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Rights groups urge Nepal to respect Supreme Court ruling rejecting amnesty

Human Rights Watch (HRW) and the International Commission of Jurists (ICJ) [advocacy websites] issued a joint statement [press release] Friday calling on the Nepal Parliament to reject amnesty legislation that has been declared unconstitutional by the Supreme Court [official website]. The Ordinance on Truth, Reconciliation and Disappearances [text, PDF] was struck down [JURIST report] earlier this month for provisions that would have afforded amnesty to some human rights violators. The Supreme Court directed parliament to repeal the ordinance or amend the provisions, but earlier this week, parliament reintroduced it unchanged. Ben Schonveld, South Asia director with the ICJ, said the action "raises serious concerns over the government's respect for the rule of law in Nepal." The rights groups have urged the government to respect the Supreme Court's ruling and introduce new legislation in line with international human rights law.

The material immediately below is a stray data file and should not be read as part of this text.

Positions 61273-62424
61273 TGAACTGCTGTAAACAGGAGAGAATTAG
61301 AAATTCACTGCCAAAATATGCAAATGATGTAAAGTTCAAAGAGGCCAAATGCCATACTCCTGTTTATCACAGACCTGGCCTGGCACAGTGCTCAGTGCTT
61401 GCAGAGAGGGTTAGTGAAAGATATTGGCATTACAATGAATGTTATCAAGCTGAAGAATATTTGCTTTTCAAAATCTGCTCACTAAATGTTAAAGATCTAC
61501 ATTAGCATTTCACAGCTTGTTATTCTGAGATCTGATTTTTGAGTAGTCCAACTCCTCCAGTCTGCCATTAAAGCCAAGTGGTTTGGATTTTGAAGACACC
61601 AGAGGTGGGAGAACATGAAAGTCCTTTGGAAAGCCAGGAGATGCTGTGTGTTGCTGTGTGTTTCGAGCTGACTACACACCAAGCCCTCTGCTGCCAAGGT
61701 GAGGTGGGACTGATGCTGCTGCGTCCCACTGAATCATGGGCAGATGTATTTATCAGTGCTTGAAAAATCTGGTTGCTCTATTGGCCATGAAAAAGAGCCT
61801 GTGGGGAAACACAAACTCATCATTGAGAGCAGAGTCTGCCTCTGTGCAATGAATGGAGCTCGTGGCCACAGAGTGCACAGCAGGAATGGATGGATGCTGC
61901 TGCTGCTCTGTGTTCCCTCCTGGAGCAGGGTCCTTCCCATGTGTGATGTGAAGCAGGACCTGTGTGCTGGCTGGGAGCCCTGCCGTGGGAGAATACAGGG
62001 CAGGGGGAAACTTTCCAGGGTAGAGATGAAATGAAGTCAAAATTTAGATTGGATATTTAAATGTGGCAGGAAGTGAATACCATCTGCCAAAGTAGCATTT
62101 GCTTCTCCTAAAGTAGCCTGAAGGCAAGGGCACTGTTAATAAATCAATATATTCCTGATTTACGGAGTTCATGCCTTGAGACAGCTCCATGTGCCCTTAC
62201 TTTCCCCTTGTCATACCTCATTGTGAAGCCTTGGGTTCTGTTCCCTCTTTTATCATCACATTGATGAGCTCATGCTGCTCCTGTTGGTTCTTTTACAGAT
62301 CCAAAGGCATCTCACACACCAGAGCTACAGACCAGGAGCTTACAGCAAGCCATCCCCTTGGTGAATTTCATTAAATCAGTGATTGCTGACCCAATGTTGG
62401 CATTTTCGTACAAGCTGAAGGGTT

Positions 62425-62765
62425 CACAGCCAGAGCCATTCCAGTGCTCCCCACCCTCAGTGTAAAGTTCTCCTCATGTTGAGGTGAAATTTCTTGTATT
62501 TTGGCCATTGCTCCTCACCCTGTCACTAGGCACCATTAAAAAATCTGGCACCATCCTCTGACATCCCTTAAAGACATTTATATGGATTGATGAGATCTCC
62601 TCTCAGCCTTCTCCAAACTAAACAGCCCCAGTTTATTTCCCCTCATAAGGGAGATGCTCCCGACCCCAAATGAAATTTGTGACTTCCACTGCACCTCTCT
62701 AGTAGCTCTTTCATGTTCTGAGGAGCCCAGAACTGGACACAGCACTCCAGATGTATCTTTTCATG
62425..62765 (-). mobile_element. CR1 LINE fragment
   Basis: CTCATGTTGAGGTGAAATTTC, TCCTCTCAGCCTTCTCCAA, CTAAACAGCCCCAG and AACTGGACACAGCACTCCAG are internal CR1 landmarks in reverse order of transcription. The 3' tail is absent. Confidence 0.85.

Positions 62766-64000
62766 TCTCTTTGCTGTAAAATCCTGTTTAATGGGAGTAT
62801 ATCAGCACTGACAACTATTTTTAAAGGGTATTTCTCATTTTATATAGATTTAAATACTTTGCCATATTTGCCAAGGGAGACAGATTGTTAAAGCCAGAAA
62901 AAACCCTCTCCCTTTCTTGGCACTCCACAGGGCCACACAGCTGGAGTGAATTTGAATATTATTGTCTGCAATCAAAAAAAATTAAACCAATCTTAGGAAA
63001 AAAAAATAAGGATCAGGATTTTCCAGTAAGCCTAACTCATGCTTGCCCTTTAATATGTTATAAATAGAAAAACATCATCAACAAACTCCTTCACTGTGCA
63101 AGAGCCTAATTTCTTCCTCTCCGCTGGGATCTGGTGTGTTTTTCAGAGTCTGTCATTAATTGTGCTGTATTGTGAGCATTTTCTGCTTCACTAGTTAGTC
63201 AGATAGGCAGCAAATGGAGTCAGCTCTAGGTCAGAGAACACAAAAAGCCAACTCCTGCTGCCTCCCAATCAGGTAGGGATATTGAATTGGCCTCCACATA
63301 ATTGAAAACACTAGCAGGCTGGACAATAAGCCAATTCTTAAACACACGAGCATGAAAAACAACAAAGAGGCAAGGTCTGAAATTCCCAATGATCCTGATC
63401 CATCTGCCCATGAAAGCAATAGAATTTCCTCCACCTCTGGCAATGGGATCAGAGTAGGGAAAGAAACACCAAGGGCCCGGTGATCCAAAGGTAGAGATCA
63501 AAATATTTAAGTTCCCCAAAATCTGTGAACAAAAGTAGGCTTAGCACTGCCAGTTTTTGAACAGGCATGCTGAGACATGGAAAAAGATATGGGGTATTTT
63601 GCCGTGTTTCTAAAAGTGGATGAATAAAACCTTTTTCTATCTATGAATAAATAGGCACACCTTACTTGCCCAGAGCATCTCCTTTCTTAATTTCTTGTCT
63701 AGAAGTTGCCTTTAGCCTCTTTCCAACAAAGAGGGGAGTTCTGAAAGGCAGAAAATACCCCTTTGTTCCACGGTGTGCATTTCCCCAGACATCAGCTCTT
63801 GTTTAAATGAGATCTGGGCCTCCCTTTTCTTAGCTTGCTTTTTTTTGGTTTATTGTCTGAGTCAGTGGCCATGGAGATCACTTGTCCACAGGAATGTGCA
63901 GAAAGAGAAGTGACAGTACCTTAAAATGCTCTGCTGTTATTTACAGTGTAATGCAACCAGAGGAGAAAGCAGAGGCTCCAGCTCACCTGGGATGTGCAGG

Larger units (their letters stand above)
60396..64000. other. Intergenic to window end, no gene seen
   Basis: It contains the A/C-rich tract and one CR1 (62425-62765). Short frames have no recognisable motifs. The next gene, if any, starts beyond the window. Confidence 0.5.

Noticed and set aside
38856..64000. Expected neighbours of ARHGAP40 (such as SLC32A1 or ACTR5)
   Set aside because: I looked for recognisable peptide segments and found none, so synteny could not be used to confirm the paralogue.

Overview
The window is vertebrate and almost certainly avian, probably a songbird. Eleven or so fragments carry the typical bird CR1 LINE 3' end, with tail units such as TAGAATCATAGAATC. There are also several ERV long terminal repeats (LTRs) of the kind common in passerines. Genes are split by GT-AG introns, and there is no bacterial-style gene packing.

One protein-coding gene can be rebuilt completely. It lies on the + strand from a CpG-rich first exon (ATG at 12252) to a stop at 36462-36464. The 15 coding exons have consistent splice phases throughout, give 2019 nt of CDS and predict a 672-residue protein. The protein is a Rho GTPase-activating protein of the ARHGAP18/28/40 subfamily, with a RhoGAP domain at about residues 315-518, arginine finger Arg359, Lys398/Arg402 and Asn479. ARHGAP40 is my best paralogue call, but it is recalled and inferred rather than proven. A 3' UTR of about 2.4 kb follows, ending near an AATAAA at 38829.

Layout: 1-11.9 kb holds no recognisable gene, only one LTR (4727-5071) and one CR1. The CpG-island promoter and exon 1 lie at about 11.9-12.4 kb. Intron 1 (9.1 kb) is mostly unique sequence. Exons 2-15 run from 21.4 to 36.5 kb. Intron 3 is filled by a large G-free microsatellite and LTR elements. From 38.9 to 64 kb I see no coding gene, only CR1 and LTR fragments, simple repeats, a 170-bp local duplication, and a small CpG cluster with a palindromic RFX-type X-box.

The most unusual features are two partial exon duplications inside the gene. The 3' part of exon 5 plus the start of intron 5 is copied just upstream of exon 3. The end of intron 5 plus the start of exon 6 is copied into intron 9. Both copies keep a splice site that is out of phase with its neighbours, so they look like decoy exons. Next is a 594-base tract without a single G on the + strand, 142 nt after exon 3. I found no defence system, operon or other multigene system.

Nepal's treatment of human rights issues has been a controversial topic in the wake of the civil war [Insight on Conflict backgrounder] that ended in 2006. Last month UN High Commissioner for Human Rights Navi Pillay [official profile] praised the Supreme Court ruling [JURIST report] refusing amnesty for serious human rights violations committed during the civil war. UN Secretary-General Ban Ki-Moon [official profile] called on Nepal authorities [JURIST report] in November to peacefully conclude the Constituent Assembly [official website] elections and move forward with drafting a new constitution. HRW in September urged Nepal to elect qualified new members for its National Human Rights Commission [official website]. The UN expressed concern over the truth and reconciliation ordinance when it was first introduced, calling on parliament [JURIST report] to withdraw the legislation last March. The UN issued a statement [JURIST report] in October 2012 calling for justice for human rights violations from the civil war.

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